Did you happen to catch the latest episode of Gametrailers’ Bonus Round with Aaron Greenberg, the group product manager for Xbox Live? If not, then you missed him explaining to Geoff Keighley how paying for Xbox Live is still superior to Sony’s free online service. According to Greenberg, quality is ingrained in our minds forever, and is a trait long remembered after that nasty price thing is but a memory. Show us what you’ve got, Microsoft:
“To me I don’t think price is a big issue. I really think that if you look at Live almost everything we offer is free. You’re creating your friends list, messaging…. instant messaging, you get a good 80% of the Live experience for free…we feel our multiplayer offering is good value at 50 buck a year. I think you get what you pay for, There’s no hacking, cheating, grieving. Well, not any more.”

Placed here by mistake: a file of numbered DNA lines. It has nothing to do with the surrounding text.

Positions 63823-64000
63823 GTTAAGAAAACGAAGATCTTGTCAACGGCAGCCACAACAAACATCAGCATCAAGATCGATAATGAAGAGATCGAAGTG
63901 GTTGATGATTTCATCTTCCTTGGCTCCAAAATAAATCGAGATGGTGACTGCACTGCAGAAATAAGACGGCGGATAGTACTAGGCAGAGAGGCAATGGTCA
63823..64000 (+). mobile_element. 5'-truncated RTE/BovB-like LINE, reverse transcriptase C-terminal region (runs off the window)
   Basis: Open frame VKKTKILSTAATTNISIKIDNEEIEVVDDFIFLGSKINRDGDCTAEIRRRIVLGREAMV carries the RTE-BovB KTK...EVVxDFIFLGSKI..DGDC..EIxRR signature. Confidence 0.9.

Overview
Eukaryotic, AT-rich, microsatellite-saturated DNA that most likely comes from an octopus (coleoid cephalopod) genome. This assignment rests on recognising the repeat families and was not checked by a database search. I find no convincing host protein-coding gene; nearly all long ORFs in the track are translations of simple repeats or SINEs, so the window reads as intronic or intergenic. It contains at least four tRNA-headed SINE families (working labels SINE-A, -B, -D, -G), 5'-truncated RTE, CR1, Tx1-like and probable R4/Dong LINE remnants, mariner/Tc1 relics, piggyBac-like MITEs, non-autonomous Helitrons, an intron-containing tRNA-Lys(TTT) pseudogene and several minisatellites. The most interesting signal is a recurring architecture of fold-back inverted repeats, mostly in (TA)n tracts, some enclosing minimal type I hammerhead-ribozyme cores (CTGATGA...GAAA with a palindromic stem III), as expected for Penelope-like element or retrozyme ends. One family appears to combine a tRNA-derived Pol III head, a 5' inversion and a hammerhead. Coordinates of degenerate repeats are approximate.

Without a doubt, he must be referring to the ban-hammer than Microsoft dropped on the not so fortunate few, regardless of any workarounds that may say otherwise. Greenberg’s stance is a simple one: if the monthly fee is an issue with gamers, how can you explain the fact that more than half of the 6 million plus Xbox Live subscribers out there are premium Gold members? Although he gave the approving nod towards Sony for investing in online-gaming, he was quick to attack their weak spot for massive damage:
“It’s not a unified service so if I’m playing Resistance for example and a friend of mine is in the dashboard, I can’t invite him into the game… unifying that across all the games and the dash, there’s not that consistent experience. It’s not built into the core platform which is something for us which is very important.”
So there you have it. On one side is a popular, yet hardly expense-free ride for taking your console online. On the other, is a wallet friendly, yet no frills approach to the same experience. Is the Xbox Live service a classic case of “you get what you pay for?” I certainly think so, but there are a few PlayStation 3 fans out there who might say otherwise. After all, free is rarely a bad thing, especially when you’re dealing with an already expensive habit like videogames.
[Via Next Generation]